Written by Amani Nilar
01 Dec, 2021 | 12:17 pm
COLOMBO (News 1st); According to the World Health Organization, human immunodeficiency virus (HIV)/AIDS continues to be a major global public health issue, having claimed 36.3 million [27.2–47.8 million] lives so far.
The world commemorates World AIDS Day today (01), which provides a chance for people across the world to come together in the battle against the disease, show support to those living with it, and mourn those who have lost their lives.
Moreover, the day also acknowledges the achievements and global efforts to deal with HIV, the virus that causes AIDS.
The World Health Organization (WHO) declared December 1 as World AIDS Day in 1988. The day, which enabled awareness to continue to spread and grow around the world and defeat stigma about infected people, is commemorated this year with the theme “End inequalities. End AIDS. End Pandemics”.
The United Nations states that without bold action against inequalities, the world risks missing the targets to end AIDS by 2030, as well as a prolonged COVID-19 pandemic and a spiraling social and economic crisis.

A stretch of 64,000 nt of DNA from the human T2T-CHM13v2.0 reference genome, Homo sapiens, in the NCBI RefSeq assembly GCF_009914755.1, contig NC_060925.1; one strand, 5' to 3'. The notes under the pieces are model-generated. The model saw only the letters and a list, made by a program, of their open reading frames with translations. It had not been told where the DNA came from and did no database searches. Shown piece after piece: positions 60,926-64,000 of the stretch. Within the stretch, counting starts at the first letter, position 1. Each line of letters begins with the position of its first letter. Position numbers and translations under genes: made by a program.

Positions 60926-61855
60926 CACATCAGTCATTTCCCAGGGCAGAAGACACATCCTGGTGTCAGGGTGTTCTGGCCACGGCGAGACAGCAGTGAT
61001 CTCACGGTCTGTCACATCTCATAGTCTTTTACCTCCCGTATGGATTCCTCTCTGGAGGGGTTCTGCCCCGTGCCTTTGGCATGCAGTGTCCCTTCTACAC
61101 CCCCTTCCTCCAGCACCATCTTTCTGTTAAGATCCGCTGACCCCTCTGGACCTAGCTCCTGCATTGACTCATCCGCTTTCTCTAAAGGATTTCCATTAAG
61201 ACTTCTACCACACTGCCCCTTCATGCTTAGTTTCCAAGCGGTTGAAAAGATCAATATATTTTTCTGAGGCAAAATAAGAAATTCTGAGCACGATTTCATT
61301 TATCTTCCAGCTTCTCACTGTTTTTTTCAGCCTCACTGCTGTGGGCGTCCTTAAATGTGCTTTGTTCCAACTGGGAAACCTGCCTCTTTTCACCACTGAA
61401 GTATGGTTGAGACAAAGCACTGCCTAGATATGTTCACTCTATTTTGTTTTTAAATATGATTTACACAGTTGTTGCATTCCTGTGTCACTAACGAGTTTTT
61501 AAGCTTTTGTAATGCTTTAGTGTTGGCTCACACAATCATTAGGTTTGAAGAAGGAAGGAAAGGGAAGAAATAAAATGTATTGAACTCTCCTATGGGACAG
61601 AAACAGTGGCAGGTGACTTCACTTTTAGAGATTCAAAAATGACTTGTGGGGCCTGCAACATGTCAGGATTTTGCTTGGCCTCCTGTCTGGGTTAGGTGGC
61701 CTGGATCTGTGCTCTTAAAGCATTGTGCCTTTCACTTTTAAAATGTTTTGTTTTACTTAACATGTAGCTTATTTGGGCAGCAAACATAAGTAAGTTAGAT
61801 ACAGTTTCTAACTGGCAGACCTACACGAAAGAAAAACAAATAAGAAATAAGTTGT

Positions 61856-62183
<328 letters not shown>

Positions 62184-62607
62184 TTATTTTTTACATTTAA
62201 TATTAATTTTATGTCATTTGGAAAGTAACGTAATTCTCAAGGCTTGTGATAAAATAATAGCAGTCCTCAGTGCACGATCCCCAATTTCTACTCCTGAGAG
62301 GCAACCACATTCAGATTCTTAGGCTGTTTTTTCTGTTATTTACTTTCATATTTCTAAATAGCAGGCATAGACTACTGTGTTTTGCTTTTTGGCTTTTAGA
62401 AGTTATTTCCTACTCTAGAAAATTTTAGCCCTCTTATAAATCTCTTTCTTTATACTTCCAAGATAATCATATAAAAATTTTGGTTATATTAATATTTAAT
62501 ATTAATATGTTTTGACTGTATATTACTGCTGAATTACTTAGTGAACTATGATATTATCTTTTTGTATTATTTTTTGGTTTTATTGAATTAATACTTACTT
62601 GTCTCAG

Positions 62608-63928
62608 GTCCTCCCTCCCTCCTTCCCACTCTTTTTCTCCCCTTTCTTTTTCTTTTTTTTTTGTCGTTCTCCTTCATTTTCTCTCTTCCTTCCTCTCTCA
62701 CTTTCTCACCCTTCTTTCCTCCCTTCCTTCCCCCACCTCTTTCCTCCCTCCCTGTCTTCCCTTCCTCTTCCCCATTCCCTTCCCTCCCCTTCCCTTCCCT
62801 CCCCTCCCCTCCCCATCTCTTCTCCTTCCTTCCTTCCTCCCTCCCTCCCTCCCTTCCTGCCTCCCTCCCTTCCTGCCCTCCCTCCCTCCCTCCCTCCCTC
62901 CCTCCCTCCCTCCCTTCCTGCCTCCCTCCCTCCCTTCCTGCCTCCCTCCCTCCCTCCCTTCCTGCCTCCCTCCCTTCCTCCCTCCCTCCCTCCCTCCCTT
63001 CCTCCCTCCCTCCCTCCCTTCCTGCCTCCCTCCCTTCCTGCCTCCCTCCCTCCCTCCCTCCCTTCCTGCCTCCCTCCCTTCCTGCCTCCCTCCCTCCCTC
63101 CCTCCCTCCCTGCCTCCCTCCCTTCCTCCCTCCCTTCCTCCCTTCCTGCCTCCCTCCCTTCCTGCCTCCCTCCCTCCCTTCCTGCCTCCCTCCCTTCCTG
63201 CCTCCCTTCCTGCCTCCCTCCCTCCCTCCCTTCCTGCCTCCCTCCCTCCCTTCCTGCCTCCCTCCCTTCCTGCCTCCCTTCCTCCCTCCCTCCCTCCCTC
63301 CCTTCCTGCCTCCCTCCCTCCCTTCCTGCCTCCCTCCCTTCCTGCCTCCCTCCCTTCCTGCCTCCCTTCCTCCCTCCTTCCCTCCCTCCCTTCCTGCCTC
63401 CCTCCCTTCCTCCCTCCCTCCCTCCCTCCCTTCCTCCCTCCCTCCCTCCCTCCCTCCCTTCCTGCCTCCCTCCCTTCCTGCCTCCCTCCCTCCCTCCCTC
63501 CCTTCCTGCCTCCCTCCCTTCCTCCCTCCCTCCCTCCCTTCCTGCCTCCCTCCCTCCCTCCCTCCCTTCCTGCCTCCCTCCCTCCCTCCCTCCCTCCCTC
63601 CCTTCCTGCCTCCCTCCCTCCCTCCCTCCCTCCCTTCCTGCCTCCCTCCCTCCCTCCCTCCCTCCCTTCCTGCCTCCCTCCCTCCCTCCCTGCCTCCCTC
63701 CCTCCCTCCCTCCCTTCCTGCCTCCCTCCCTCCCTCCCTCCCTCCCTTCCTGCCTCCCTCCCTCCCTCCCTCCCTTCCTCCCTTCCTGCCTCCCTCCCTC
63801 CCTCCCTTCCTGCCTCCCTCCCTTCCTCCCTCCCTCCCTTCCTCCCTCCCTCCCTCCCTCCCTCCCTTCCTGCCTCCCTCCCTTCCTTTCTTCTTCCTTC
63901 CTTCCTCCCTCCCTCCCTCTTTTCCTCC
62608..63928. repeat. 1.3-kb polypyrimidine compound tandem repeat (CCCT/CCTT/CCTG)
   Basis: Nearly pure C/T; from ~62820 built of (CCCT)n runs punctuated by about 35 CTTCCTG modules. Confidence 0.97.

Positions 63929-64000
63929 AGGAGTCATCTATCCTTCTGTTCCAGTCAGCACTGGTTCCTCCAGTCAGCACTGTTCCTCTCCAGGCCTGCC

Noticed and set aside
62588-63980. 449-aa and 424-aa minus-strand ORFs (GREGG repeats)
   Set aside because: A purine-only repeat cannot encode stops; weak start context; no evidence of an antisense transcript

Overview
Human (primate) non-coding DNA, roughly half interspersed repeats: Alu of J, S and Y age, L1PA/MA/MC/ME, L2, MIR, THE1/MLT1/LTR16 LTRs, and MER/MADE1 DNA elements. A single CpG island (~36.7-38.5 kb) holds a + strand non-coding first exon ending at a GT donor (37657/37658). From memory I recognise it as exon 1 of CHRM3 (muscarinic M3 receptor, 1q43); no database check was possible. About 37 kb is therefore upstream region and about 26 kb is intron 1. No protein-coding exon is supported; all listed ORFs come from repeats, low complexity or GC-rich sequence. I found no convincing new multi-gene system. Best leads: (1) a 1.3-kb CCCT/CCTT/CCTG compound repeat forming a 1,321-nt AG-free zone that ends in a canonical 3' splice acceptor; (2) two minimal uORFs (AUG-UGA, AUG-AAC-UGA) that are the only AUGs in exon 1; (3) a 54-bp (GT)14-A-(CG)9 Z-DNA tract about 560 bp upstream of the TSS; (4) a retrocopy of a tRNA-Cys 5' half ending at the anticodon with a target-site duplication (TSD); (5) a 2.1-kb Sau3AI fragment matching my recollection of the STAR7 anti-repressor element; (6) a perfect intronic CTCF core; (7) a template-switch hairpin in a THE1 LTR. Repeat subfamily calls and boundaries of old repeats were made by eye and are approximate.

Forty years since the first AIDS cases were reported, HIV still threatens the world. Today, the United Nations says that the world is off track from delivering on the shared commitment to end AIDS by 2030 not because of a lack of knowledge or tools to beat AIDS, but because of structural inequalities that obstruct proven solutions to HIV prevention and treatment.
Although there is a perception that a time of crisis is not the right time to prioritize tackling the underlying social injustices, it is clear that without doing so the crisis cannot be overcome.
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